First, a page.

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Africa Union chairman visits U.S., shares frustrations over preconditions for peace in Libya

By Jehron Muhammad | Last updated: May 2, 2011 - 11:16:13 AM

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( - Dr. Jean Ping, chairperson of the African Union Commission, and his high level delegation recently paid an official visit to the United States.

The AUC chairman's visit was part of the framework of the Second African Union/United States Dialogue that occurred April 20-21 in Washington, D.C. But his visit also included other meetings and discussions outside of the nation's capitol.

Dr. Jean Ping, chairperson of the African Union Commission. U.S. Air Force photo, Tech. Sgt. Jeremy Lock
The Dialogue discussion included talks about Peace and Security, Democracy, Governance and Human Rights, the AU's Role in Strengthening Democratic Institutions, Education, Youth Development and Empowerment and Health.

At a meeting at the U.S. Institute of Peace—one of several locations visited by Dr. Ping—the official highlighted several African Union concerns, including the continent-wide organization's most challenging undertaking—the effort to resolve civil war taking place in Libya.

Showing the frustrated nature of trying to work out a peace agreement when parties at the table come with “pre-conditions,” Dr. Ping said, “We called the UN, we called the Arab League, we called the Organization of Islamic Conference, we called the European Union to follow with us the technical arrangements concerning the ceasefire.” This was a clear reference to the AU being told that peace negotiations had to include the removal of Col. Muammar Gadhafi, Libya's longtime revolutionary leader.

Stressing the challenge of dealing with rebel forces and Western powers aligned with the anti-Gadhafi Transitional National Conference (TNC), including the U.S. and EU, in peacemaking efforts, Dr. Ping said, “some are still asking for preconditions.”

A question that was not raised publicly, but that might have been raised by Dr. Ping during the private meeting between the AU chairman and U.S. Secretary of State Hillary Clinton may have been how can the U.S and the EU inject stipulations into peace negotiations?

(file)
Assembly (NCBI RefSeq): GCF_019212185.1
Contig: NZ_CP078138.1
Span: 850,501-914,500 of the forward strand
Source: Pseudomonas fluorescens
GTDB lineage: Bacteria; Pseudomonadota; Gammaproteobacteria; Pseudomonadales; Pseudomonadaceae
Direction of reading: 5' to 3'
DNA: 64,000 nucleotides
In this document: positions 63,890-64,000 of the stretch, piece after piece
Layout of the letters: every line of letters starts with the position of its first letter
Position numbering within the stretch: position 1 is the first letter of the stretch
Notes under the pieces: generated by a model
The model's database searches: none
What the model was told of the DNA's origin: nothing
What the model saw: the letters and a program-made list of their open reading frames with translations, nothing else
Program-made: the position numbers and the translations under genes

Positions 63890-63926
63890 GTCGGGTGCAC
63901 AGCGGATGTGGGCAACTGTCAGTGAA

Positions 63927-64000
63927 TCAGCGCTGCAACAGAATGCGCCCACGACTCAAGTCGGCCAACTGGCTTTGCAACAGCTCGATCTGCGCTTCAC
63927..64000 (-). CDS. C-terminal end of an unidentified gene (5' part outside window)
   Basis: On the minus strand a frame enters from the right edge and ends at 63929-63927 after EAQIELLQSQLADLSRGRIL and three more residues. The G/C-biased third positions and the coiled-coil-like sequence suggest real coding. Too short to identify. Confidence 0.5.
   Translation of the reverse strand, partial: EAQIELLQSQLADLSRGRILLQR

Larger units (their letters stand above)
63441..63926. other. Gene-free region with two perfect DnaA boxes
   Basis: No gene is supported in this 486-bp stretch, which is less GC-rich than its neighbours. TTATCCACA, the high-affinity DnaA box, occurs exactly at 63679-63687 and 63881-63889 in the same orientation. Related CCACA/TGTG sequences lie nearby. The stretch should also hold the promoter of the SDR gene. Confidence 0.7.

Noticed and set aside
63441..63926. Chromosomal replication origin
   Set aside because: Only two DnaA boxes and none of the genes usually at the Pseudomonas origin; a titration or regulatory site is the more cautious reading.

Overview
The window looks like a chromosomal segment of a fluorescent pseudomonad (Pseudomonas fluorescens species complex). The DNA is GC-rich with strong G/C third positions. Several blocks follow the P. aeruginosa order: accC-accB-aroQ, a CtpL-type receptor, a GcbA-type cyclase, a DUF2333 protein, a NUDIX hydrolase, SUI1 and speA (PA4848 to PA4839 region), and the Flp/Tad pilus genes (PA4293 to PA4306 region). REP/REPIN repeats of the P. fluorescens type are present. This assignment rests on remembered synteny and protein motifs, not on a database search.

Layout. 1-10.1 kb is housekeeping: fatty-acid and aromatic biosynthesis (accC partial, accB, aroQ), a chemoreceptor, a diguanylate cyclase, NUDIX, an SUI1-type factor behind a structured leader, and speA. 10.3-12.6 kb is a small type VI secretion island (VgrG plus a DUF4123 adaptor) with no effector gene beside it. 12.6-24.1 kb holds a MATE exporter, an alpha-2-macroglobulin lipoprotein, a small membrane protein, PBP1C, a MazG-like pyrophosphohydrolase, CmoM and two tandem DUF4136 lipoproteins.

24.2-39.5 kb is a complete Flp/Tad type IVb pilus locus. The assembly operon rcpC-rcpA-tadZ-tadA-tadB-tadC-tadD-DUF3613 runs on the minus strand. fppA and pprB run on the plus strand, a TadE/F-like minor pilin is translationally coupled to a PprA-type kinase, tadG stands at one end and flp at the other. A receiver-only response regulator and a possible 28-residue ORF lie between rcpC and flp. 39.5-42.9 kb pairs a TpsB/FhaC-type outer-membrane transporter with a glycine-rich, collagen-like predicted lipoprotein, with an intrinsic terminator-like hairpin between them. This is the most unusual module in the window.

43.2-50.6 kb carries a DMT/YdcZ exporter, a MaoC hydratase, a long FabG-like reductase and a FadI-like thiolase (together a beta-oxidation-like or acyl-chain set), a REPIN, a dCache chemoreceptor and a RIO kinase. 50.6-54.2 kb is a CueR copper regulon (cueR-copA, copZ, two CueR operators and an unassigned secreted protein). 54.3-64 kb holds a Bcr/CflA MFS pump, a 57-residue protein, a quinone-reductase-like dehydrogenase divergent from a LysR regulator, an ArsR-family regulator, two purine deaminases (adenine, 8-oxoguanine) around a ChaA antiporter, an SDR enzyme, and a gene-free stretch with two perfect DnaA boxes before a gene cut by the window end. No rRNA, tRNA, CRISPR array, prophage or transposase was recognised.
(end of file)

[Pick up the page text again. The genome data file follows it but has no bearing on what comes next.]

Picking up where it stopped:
The fact is if the U.S. and EU removed the preconditions, the TNC would more than likely follow suit, especially if the right pressure from its Western supporters was applied.

Another question that could have been raised during the private session: Why is the U.S. calling for regime change despite the negative effect the push to oust Gadhafi is having on the peace process? This regime change demand obviously proves disastrous, leaving a stalemate with Gadhafi's support among a large percentage of the Libyan population and the outright Western desire for the Libyan leader's political and physical demise.

The U.S. and the EU appear to be deliberately hurting any possible peace process and ignoring what having peace negotiations without preconditions could mean for the safety of Libyan civilians and the stability of the country.

Prior to holding the April 21 session in Washington, D.C. with Dr. Ping, Mrs. Clinton told the media, “We seek the African Union's assistance in arriving at a political solution in Libya.” But no political solution was worked out and there was no press briefing about the outcome of the discussions.

Another session hosted by U.S. Attorney General Eric Holder included AU commissioners in an effort to underscore the U.S. government's “commitment to Africa,” particularly efforts to promote rule of law and combat transitional crime.

During the session, the attorney general said, “We are continuing to solidify law enforcement cooperation between the United States and the African Union, especially in the areas of counternarcotics, and the combating of terrorism, piracy, and organized crime.”

Dr. Ping began his U.S. visit April 15 with other international leaders to officially launch the Inter-Regional Dialogue on Democracy.

While in D.C. he met with Congressional Black Caucus member Bobby Rush (D-Ill.), with whom he discussed issues related to the African Diaspora and the run-up to a proposed Diaspora Summit to possibly take place in Chicago next year.

Also included in the AU chair's visit to the U.S. was participation in a roundtable discussion on Sudan Debt, which included the International Monetary Fund, the World Bank, and representatives of the AU High-Level Implementation Panel for Sudan, led by former South African President Thabo Mbeki.

The AU chairman visited Atlanta, where he visited the King Center and paid tribute to Dr. Martin Luther King, Jr., and Coretta Scott King. He worshiped Sunday, April 17, at Ebenezer Baptist Church—the church once pastored by Dr. King.

The following day in Atlanta, Dr. Ping visited Clark University, Morehouse College, two historically Black institutions of higher learning.

(Jehron Muhammad can be reached at [email protected].)

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